sealover wrote:Organic alkalinity is about 25% of the total alkalinity in submarine groundwater discharge from saltwater wetlands.

ALKALINITY IS ACID NEUTRALIZING CAPACITY

Did you just write that alkalinity is the sum total of all acid neutralizing capacity?
16-03-2022 01:19
Into the NightProfile picture★★★★★
(18410)
sealover wrote:
If you ever read a scientific paper about ocean acidification with actual data for alkalinity, it reveals two things:

You can't acidify an alkaline.
sealover wrote:
1. "Total alkalinity" is the simplest measure. Total acid neutralizing capacity from ALL anions capable of accepting a proton. It can be measured by simple titration, measuring how much acid can be added to the solution before it reaches the designated "endpoint" or hits the designated "inflection point". In the data tables it is often abbreviated as ALK total, or something similar.

2. When alkalinity is further characterized, the most common designations are

total inorganic carbon alkalinity = (bicarbonate alkalinity + carbonate alkalinity)

the table will say something like ALK inorg C, ALK HCO3, ALK CO3

3. They will always measure total alkalinity. They will often segregate inorganic carbon alkalinity. They will sometimes even segregate (phosphate + borate +...)

4. And now they are finally segregating ORGANIC ALKALINITY. ALK org

In the past they always had total alkalinity and they often had inorganic carbon alkalinity. They usually just left the difference as other alkalinity of undesignated origin. They used to assume that the difference was just the sum of oxyanions and it would be ridiculous to measure them individually.

Now they know that more often than not, that undesignated origin alkalinity was usually comprised more of ORANIC alkalinity than it was of the other oxyanions.

I won't bother trying to explain the "unit error" again. But alkalinity really is reported in units that have name and meaning, and its not "pH".

Unit error.
sealover wrote:
I won't bother trying to explain what it means that alkalinity is "operationally defined" in chemical analysis.

Maybe I should, but with a different chemical.

Lignin is a major, non-carbohydrate component of plant tissue.

Lignin is a carbohydrate.
sealover wrote:
Lignin is not easy to measure.

Easy. Weigh it.
sealover wrote:
It's measurement was historically operationally defined as "acid detergent" lignin. The final step in the extraction was with a very strongly acidic detergent.

Guess you never could figure out how a paper mill works. They don't use acid.
sealover wrote:
When you took the final residue that was insoluble in acid detergent, you called it "lignin". It was operationally defined. As such, the units had to be some sort of "equivalents" you could related to a known pure lignin standard.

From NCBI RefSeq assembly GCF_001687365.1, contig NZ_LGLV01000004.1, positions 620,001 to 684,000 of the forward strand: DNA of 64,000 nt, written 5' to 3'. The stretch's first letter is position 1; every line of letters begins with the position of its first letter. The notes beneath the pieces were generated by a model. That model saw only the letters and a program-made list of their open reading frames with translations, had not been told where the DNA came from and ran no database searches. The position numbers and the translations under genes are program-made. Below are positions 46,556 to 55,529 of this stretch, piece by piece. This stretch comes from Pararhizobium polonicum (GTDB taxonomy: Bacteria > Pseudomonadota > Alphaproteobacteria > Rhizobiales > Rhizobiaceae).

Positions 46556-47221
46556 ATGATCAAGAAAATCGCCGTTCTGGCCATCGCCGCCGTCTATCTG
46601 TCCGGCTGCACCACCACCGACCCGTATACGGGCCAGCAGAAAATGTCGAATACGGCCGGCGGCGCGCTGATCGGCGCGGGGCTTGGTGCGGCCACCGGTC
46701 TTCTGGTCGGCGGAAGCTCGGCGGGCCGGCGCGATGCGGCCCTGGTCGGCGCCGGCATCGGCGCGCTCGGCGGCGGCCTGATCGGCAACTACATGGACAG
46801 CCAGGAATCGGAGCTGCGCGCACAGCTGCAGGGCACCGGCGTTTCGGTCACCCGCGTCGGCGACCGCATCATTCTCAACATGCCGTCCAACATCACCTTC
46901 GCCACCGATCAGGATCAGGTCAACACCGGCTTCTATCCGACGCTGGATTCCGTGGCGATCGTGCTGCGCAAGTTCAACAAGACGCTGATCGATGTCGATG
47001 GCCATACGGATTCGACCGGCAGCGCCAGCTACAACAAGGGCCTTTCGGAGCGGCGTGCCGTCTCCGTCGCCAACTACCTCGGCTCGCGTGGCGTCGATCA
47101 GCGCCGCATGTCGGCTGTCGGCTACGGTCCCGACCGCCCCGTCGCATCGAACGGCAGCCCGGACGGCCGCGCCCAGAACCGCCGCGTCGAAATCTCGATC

There is no 'lignin standard'. Buzzword fallacy.
sealover wrote:
The amount of "lignin" in the residue you extracted with acid detergent was "equivalent" to some amount of pure lignin standard.

When it got easier and easier to characterize with NMR, people found that much of what was in their "lignin" residue was not lignin at all. Many times it had as much tannin as lignin, if not more.

The disadvantage of operationally defined lignin was that the operation extracted more than just lignin.

Any questions?

Lignin isn't 'operationally defined'. Lignin simply is.
sealover wrote:
Let me rephrase that.

Any meaningful questions about the actual science?

No science here...move along...move along...


The Parrot Killer

Debunked in my sig. - tmiddles

Google keeps track of paranoid talk and i'm not on their list. I've been evaluated and certified. - keepit

nuclear powered ships do not require nuclear fuel. - Swan

While it is true that fossils do not burn it is also true that fossil fuels burn very well - Swan
RE: The first time I shook Ronald Reagan's hand22-03-2022 19:44
sealover
★★★☆☆
(803)
The first time I shook Ronald Reagan's hand.

I was still just a kid.

Just turned 14,

I didn't WANT to shake Ronald Reagan's hand, but it would have been a rude distraction if I chose the moment to make a scene.

I politely shook his hand like I was supposed to.

He was the top guy in California, and I was at the ceremony to be awarded the rank of Eagle Scout.

All the new eagles were in a line to shake Reagan's hand.

I was quite the rebel and I contemplated saying or doing something to make a point.

But, being rude and disruptive is a terrible way to make a point.

Right, trolls?

I don't believe Ronald Reagan would have thought highly of Rush Limbaugh.

I'm pretty sure that Ronald Reagan would have DESPISED Donald Trump

--------------------------------------------------------------------
sealover wrote:
Rush was a funny guy.